thinking:

'Ether is unending,'

may enter on
and abide in
the plane of infinite ether.[8]

It may occur to him:

'I fare along by expunging.'

But these, Cunda, are not called expungings
in the discipline for an ariyan;
these are called:
'abidings that are peaceful'[9]
in the discipline for an ariyan.

This situation occurs, Cunda,
when some monk here,
by wholly transcending the plane of infinite ether,
thinking:

'Consciousness is unending,'

may enter on
and abide in
the plane of infinite consciousness.

It may occur to him:

'I fare along by expunging.'

But these, Cunda, are not called expungings
in the discipline for an ariyan;
these are called:
'abidings that are peaceful'
in the discipline for an ariyan.

This situation occurs, Cunda,
when some monk here,
by whoEy transcending the plane of infinite consciousness,
thinking:

'There is no-thing,'

may enter on
and abide in
the plane of no-thing.

It may occur to him:

'I fare along by expunging.'

But these, Cunda, are not called expungings
in the discipline for an ariyan;
these are called:
'abidings that are peaceful'
in the discipline for an ariyan.

This situation occurs, Cunda,
when some monk here,
by wholly transcending the plane of no-thing,
may enter on
and abide in
the plane of neither-perception-nor-non-perception.

It may occur to him:

'I fare along by expunging.'

But these, Cunda, are not called expungings
in the discipline for an ariyan;
these are called:
'abidings that are peaceful'
in the discipline for an ariyan.

 


 

Herein, Cunda,
is expunging to be done by you,
thinking:

[1] 'Others may be harmful;
we, as to this,
will not be harmful' -
so is expunging to be done.

[2] 'Others may be those to make onslaught on creatures;
we, as to this,
will be those who are restrained
from making onslaught on creatures' -
so is expunging to be done.

[3] 'Others may be takers of what is not given;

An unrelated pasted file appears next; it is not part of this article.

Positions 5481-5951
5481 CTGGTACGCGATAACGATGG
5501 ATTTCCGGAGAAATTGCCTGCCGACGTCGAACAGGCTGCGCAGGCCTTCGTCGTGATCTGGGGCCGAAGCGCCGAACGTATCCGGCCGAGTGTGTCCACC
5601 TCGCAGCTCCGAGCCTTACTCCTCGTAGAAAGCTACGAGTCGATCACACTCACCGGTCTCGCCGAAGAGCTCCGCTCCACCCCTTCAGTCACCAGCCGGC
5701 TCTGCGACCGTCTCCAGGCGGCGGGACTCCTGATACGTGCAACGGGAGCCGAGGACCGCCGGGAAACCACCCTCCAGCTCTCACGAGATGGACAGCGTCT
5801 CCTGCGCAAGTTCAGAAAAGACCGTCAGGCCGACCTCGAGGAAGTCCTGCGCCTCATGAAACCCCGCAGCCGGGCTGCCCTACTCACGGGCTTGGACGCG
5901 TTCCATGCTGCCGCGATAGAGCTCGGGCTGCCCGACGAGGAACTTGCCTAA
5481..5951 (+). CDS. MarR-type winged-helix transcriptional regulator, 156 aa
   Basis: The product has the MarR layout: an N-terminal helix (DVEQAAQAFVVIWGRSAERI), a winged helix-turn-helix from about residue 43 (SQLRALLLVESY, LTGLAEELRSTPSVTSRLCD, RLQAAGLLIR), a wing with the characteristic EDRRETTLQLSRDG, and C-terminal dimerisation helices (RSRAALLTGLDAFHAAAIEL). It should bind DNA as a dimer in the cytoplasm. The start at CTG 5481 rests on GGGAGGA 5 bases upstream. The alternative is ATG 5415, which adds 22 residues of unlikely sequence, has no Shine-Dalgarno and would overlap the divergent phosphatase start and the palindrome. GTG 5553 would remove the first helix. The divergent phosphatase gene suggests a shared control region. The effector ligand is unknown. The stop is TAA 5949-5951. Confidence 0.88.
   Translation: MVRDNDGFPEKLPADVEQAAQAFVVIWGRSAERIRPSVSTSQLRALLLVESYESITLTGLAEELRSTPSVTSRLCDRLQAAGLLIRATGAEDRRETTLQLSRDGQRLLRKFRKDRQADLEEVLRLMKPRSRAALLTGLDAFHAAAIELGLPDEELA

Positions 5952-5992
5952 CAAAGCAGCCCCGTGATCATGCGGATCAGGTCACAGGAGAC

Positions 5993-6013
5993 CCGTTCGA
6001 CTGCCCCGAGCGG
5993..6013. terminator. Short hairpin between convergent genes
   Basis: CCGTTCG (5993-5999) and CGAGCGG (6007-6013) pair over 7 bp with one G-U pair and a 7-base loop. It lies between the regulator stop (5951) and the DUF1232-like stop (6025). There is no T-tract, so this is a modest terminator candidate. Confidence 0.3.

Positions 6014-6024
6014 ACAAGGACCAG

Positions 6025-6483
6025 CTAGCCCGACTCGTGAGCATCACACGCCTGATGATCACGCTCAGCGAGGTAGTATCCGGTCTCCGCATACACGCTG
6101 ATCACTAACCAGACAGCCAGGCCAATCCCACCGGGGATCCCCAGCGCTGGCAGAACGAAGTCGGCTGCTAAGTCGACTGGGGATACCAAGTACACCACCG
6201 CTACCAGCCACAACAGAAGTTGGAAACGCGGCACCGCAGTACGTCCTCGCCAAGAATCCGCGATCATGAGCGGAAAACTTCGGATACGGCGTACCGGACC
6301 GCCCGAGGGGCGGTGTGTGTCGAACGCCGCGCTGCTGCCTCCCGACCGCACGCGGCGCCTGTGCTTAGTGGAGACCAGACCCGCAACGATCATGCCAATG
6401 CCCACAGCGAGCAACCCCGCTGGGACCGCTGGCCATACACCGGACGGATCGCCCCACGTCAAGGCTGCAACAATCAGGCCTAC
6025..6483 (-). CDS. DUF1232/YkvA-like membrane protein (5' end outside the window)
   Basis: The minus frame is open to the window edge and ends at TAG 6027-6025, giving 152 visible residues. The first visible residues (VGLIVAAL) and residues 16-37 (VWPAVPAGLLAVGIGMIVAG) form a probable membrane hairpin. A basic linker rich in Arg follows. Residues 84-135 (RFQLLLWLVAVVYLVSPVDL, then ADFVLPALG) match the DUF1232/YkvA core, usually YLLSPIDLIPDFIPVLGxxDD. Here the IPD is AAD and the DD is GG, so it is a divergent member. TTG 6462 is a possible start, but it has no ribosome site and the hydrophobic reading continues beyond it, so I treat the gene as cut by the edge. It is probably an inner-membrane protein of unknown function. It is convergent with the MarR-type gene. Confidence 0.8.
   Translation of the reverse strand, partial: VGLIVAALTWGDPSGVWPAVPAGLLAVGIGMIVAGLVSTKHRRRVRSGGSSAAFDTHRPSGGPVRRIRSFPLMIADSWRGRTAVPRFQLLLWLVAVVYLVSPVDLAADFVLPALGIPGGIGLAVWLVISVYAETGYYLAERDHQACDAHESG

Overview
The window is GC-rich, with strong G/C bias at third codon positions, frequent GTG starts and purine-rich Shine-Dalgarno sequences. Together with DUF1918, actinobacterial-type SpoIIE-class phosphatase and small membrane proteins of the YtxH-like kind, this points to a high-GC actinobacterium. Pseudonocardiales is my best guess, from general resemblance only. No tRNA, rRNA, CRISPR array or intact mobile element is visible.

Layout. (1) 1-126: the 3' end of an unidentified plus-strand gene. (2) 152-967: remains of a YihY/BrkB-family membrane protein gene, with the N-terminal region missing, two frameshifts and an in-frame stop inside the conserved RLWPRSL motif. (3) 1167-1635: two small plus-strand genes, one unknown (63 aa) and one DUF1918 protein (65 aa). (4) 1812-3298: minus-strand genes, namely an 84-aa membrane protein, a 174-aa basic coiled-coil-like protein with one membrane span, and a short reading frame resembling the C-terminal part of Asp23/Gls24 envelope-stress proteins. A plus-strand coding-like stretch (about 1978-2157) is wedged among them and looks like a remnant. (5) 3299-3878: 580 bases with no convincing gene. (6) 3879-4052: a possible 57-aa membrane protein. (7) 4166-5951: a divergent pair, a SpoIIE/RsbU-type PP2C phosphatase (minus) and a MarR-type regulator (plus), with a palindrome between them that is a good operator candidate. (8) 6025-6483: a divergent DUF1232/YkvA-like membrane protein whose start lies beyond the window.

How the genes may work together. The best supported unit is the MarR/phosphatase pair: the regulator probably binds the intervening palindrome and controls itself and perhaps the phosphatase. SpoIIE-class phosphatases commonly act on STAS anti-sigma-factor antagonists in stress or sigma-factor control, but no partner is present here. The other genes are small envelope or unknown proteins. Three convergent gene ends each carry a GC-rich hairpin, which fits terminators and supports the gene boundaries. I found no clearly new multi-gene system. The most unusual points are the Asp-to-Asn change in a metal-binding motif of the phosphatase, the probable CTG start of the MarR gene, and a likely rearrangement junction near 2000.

we, as to this,
will be restrained from taking what is not given' -
so is expunging to be done.

[4] 'Others may be non-Brahma-farers;
we, as to this will be Brahma-farers'[10] -
so is expunging to be done.

[5] 'Others may be [54] speakers of lies;
we, as to this,
will be restrained from lying speech' -
so is expunging to be done.

[6] 'Others may be of harsh speech;
we, as to this,
will be restrained from harsh speech' -
so is expunging to be done.

[7] 'Others may be of rough speech;
we, as to this,
will be restrained from rough speech' -
so is expunging to be done.

[8] 'Others may be of frivolous speech;
we, as to this,
will be restrained from frivolous speech' -
so is expunging to be done.

[9] 'Others may be covetous;
we, as to this,
will be non-covetous' -
so is expunging to be done.

[10] 'Others may be corrupt in mind;
we, as to this,
will be incorrupt in mind.' -
so is expunging to be done.

[11] 'Others may be of wrong view;
we, as to this,
will be of perfect view' -
so is expunging to be done.

[12] 'Others may be of wrong thoughts;
we, as to this,
will be of perfect thoughts' -
so is expunging to be done.

[13] 'Others may be of wrong speech;
we, as to this,
will be of perfect speech' -
so is expunging to be done.

[14] 'Others may be of wrong activity;
we, as to this,
will be of perfect activity' -
so is expunging to be done.

[15] 'Others may be of a wrong way of living;
we, as to this,
will be of perfect way of living' -
so is expunging to be done.

[16] 'Others may be of wrong endeavour;
we, as to this,
will be of perfect endeavour' -
so is expunging to be done.

[17] 'Others may be of wrong mindfulness;
we, as to this,
will be of perfect mindfulness' -
so is expunging to be done.

[18] 'Others may be of wrong concentration;
we, as to this,
will be of perfect concentration' -
so is expunging to be done.

[19] 'Others may be of wrong knowledge;
we, as to this,
will be of perfect knowledge' -
so is expunging to be done.

[20] 'Others may be of wrong freedom;
we, as to this,
will be of perfect freedom' -
so is expunging to be done.

[21] 'Others may be encompassed by sloth and torpor;
we, as to this,
will be without sloth and torpor -
so is expunging to be done.

[22] Others may be puffed up;